That feeling must have poisoned their relationship so deeply that Mr. Sanusi has been subjected to probes on the administration of the Emirate targeting him for possible corruption. The Governor also broke the Kano Emirate into four thus whittling down the powers and influence of Sanusi. Sanusi failed to read the writing on the wall. The emerging scenario of mutual hostility did not go unnoticed. In fact, prominent Nigerians such as former Head of State, General Abdulsalami Abubakar, Vice President Yemi Osinbajo and business tycoon Alhaji Aliko Dangote had tried to broker peace between them. Their efforts came to naught. It is certain that Dr. Ganduje was rattled also by Sanusi’s regular lampoon of the conservative feudal system in Kano and the rest of the north, his preachment against the poor treatment of the girl-child, street begging, polygamy by the poor and the north’s low interest in matters of education. For most reasonable Nigerians these issues are critical for the advancement of the north and Nigeria.
They have actually been addressed by many other Nigerians. Radical members of the political and intellectual elite from the north such as Balarabe Musa, Bala Usman, Aminu Kano and Bala Mohammed, to mention but a few, had at one time or another addressed these various issues as matters that ought to lead to a development paradigm shift in the north. The difference is that none of them was an Emir. Besides, their messages lacked the haughtiness and the stridency of Emir Sanusi’s message which seemed to be an unacceptably drastic put-down that was capable of bringing disharmony to the conservative feudal north. As an Emir, Mr. Sanusi was a public servant paid from the public purse of Kano State. He held his office at the pleasure of the Governor who invariably deserved to be given all the respect that is due to that office. But it does appear that Dr. Ganduje did not feel that he was suitably respected by the Emir and so decided to teach him who the boss was. So it was bound to be a brutal battle between royalty and radicalism. The two of them were likely to make strange bedfellows. Sanusi was an embodiment of both; was royalty likely to trump radicalism? Or radicalism was likely to be the winner? Really, radicalism has no place in a conservative institution like the monarchy.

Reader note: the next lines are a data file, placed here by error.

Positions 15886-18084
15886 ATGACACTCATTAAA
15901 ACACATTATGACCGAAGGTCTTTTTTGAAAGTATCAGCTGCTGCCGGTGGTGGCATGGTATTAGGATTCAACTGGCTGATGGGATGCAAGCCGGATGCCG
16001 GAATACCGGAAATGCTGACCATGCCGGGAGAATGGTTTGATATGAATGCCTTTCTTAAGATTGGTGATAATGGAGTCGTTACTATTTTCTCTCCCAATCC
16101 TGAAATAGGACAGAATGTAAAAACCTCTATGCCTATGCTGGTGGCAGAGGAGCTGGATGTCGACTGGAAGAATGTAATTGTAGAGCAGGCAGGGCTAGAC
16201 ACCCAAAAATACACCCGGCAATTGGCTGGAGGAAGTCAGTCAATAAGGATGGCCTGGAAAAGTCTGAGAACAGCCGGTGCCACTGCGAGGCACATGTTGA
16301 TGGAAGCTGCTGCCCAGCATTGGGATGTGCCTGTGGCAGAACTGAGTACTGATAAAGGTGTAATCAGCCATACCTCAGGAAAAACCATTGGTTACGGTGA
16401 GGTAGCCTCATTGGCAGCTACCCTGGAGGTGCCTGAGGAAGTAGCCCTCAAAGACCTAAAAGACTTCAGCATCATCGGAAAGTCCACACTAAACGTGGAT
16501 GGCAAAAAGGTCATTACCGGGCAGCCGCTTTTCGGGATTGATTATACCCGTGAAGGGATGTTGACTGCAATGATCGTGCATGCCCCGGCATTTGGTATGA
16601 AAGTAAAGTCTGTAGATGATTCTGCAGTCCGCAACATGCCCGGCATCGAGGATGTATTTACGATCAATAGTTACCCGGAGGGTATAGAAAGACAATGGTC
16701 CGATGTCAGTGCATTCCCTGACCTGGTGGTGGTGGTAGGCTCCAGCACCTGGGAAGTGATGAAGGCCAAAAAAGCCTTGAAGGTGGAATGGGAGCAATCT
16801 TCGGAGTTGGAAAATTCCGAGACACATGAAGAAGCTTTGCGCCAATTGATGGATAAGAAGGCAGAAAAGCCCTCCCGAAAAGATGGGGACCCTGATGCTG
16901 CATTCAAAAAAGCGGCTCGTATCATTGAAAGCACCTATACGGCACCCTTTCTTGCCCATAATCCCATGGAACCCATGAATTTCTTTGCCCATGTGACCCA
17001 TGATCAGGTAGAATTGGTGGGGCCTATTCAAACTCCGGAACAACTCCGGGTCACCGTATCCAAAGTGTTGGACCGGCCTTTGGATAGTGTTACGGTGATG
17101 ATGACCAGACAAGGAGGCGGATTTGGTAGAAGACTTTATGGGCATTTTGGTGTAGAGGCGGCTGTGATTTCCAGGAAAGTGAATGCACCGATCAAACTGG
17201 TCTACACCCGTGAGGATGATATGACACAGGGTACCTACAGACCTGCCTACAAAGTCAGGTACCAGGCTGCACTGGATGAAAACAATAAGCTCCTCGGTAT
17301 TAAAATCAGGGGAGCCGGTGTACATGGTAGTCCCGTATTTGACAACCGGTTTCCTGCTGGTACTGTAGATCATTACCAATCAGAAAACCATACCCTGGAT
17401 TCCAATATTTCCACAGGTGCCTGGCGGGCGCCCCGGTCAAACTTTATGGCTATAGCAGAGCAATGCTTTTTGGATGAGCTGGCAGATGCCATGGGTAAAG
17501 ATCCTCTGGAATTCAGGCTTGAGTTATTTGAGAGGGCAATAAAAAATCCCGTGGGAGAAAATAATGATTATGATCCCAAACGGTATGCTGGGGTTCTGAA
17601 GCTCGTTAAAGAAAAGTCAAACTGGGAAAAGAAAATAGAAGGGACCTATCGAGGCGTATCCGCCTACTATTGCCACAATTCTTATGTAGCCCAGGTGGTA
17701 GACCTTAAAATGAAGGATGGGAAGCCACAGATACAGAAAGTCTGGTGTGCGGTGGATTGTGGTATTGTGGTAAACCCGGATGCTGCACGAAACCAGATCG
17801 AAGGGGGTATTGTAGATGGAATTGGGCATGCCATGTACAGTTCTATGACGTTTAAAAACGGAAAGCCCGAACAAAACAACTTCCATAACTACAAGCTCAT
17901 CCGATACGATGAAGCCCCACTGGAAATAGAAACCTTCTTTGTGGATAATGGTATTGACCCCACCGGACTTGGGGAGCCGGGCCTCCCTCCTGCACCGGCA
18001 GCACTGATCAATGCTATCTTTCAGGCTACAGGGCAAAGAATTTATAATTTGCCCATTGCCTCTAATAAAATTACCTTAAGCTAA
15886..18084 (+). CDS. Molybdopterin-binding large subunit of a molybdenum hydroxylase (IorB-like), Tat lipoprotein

The north has been ossified for ages by the feudal system and does not seem ready, even now, to throw it into the waste bin. Sanusi’s radicalism lacked moderation, equanimity and a sense of balance. Considering the overarching demand for respect if not reverence by political authorities in Nigeria, a man like Sanusi with chips on his shoulders and considerable intellectual swagger was more likely than not to get into trouble with conservative bosses who were resentful of his arrogance. He ought to have known that as Emir he was not his own master, that he had a boss that needed respect from a highly respectable man like him for his self-validation. Sanusi probably thought that by virtue of his accomplishments before his ascencion to the throne (Managing Director of a bank, Governor of Central Bank) he was likely to earn the reverence of his boss as Emir.
He probably also thought that he would use the rigour of his rhetorics to bamboozle his boss into accepting his political, economic and social postulations as the path to a new era in Kano State. He misjudged on two grounds. One, he did not need the Emir’s job considering his ideological credentials. Two, if he thought he needed it he ought to have lowered his profile, toned down his radical postulations and serve humbly and conservatively as the office has always demanded. But I think he felt that he could change the Emirship institution rather than the institution changing him. He could not change the institution and the institution could not change him.
He lost. He was dethroned and then banished to some village he had never been to in Nasarawa State. Banishment is one of the anachronistic relics of our colonial and military era. It has no place, not even a remote place, in our constitutional democracy. Good a thing his rights as a bona fide citizen of Nigeria hitherto trampled upon have been restored by the law court. From now onwards he will no longer be living in bondage. He is free to campaign for renaissance in the north and Nigeria without any reservation but he has wounds to lick.